News articles about the case have been largely censored on the Chinese internet. An anonymous screenshot of a WeChat group conversation shows that the propaganda department in Shanghai has issued orders that require all media publications to stop reporting on the news. 

—Jiayun Feng


Our whole team really appreciates your support as Access members. Please chat with us on our Slack channel or contact me anytime at

—Jeremy Goldkorn, Editor-in-Chief


  • Chinese companies still ‘committed’ to U.S.
    CGCC 2019 Annual business survey report on Chinese enterprises in the United States / China General Chamber of Commerce – U.S.A.
    Among the findings: “despite the increasingly combative tone and restrictive policies, CGCC members are generally committed to developing their business in the U.S. market and improve the future of the U.S. and China business relationship. The U.S. remains a key investment target for Chinese companies, with 55 percent indicating that the U.S. market is a top three priority.”

  • Didi still cleaning up after safety scandals
    Didi Chuxing removes 306,000 drivers from system for safety vetting / Caixin Live
    “Chinese ride-hailing giant Didi Chuxing said it has removed 306,000 drivers from its system because of failures to verify their identities or driving licenses as the company tightens its safety scrutiny after two murders of passengers last year by drivers of Didi’s car-pooling service.” 

  • Rihanna in China
    Will Rihanna’s Fenty Beauty take off in China? / Jing Daily
    “Fenty Beauty was launched in 2017 by the singer, who is also the first woman of color to oversee a fashion house under LVMH. Largely betting on the star’s worldwide influence, Fenty is the first new LVMH brand since 1987 built by the group. But the star’s halo effect has yet to translate into a selling point in China, as it has in the West. If anything, it’s been the Chinese actress and beauty blogger Lin Yun that has created the buzz for the brand.” 

  • Trade war and shifting supply chains
    HP, Dell and Microsoft join electronics exodus from China / Nikkei Asian Review (porous paywall)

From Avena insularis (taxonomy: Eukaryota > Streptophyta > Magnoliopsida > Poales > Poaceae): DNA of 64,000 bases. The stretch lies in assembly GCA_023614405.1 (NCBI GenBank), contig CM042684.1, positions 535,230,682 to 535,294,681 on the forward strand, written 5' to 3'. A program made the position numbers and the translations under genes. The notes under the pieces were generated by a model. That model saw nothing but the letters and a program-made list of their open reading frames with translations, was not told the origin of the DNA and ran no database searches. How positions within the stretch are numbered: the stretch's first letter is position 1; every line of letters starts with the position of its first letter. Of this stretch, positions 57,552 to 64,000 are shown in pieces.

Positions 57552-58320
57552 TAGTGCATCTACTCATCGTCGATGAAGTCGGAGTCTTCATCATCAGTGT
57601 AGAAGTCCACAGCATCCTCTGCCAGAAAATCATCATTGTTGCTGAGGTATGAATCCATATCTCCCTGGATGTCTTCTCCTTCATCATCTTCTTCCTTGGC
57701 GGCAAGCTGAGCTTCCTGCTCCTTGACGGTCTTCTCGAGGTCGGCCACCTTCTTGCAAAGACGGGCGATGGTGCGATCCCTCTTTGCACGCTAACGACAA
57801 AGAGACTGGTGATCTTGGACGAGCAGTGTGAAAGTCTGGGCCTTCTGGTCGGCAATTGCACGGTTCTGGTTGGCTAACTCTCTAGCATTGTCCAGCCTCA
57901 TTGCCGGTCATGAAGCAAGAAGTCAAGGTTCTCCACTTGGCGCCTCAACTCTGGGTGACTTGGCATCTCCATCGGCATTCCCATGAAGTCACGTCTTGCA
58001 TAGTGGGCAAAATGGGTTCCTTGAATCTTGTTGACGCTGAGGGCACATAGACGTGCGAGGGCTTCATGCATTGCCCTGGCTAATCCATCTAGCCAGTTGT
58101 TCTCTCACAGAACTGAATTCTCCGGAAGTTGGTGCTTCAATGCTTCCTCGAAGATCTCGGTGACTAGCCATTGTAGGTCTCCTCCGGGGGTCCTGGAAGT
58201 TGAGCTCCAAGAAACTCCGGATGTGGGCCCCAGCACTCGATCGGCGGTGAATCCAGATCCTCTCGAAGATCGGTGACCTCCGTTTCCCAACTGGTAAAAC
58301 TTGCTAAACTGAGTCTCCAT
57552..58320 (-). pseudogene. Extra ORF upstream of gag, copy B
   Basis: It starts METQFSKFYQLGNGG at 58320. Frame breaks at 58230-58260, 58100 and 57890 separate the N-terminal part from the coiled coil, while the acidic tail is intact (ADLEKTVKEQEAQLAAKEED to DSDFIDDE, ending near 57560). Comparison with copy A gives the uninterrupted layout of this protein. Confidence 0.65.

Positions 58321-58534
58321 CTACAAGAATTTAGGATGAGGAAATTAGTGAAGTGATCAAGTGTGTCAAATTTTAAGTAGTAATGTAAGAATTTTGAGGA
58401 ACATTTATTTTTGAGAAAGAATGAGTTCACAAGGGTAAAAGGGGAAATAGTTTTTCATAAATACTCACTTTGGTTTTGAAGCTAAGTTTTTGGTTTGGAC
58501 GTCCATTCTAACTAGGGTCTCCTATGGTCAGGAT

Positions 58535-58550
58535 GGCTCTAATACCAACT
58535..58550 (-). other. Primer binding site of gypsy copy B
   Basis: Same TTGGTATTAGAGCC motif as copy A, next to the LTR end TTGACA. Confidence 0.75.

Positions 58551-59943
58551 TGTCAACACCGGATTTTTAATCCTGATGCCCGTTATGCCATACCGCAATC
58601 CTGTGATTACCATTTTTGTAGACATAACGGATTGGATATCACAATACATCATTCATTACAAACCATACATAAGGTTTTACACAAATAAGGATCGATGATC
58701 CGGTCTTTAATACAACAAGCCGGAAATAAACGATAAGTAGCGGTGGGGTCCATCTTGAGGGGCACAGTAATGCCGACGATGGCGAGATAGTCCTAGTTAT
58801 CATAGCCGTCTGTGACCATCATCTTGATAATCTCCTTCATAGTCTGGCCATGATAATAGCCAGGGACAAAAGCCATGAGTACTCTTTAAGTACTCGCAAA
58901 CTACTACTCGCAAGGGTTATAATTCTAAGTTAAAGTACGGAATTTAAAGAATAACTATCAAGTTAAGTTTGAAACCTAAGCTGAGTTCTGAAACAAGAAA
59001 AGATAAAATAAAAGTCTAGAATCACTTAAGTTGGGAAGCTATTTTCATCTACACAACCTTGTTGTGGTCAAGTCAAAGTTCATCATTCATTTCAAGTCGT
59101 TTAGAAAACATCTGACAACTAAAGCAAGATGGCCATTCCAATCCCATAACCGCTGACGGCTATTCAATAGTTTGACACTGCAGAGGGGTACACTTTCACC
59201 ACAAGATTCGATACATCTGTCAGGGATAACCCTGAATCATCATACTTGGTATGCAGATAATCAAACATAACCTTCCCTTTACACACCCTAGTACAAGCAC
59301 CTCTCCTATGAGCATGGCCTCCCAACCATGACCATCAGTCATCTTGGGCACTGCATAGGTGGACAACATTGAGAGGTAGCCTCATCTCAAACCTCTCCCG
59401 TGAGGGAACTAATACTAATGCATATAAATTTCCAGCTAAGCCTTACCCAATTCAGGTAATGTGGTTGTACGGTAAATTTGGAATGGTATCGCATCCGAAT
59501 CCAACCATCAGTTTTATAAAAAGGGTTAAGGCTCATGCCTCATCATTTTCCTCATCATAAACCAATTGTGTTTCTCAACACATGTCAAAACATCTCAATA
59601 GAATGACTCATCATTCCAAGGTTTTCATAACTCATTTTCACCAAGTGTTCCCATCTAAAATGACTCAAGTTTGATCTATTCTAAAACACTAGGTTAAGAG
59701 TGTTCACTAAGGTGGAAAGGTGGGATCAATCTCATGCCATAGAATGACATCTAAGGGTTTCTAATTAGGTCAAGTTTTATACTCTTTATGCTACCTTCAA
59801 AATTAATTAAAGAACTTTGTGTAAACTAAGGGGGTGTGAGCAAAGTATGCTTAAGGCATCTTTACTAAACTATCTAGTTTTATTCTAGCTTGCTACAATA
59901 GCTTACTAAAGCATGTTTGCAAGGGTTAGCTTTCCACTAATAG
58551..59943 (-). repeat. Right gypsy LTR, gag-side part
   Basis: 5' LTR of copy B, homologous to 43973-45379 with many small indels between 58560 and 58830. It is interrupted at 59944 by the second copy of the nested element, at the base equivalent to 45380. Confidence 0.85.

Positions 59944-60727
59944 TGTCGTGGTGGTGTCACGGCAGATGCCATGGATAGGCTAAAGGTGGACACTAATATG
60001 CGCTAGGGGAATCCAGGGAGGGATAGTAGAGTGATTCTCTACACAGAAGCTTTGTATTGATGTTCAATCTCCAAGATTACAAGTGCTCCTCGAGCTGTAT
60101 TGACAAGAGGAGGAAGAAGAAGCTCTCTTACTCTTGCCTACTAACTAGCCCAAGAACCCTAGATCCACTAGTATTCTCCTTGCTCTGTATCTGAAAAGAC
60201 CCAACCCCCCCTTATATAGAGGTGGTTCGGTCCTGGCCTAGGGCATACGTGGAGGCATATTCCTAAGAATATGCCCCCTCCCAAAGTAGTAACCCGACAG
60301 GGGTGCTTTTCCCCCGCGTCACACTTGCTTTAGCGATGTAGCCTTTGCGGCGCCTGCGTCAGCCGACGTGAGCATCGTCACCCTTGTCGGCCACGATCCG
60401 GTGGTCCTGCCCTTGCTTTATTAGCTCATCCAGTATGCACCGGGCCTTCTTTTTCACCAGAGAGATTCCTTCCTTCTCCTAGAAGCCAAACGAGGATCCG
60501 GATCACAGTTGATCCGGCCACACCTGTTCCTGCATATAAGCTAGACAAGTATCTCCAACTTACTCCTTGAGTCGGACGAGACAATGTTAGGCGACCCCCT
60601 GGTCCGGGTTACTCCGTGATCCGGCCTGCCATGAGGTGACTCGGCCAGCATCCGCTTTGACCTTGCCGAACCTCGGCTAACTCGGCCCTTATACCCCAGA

“Global consumer electronics makers HP, Dell, Microsoft and Amazon are all looking to shift substantial production capacity out of China, joining a growing exodus that threatens to undermine the country’s position as the world’s powerhouse for tech gadgets.”

  • Venture capital
    $2 Billion firm doubles down on Chinese tech investments / Bloomberg (porous paywall)
    “All-Stars Investment Ltd. has invested, or increased its stake, in six privately held Chinese technology companies over the past year, seizing on cheaper valuations, Hong Kong-based Chief Investment Officer Richard Ji said. That’s ‘double or triple’ the number of private deals it strikes in a typical year, he said.”

  • Private equity
    China’s Centurium Capital raises over $2 billion from GIC, Temasek, others / Reuters
    “China’s Centurium Capital, a big backer of domestic startup Luckin Coffee, said it has raised more than $2 billion in its debut fund, giving the private equity firm more firepower to cut deals involving the world’s second-largest economy.”

  • Vanity and facial recognition
    Alipay is launching a beauty filter for facial recognition payments / TechNode

Alipay is launching a new beauty filter feature for its facial recognition payment system “Smile to Pay,” in an effort to boost usage among female users. The company told TechNode that a beauty filter will be automatically applied when users scan their faces to make purchases so that facial features displayed on the machines are slightly enhanced. The new feature will be rolled out nationwide within the next week.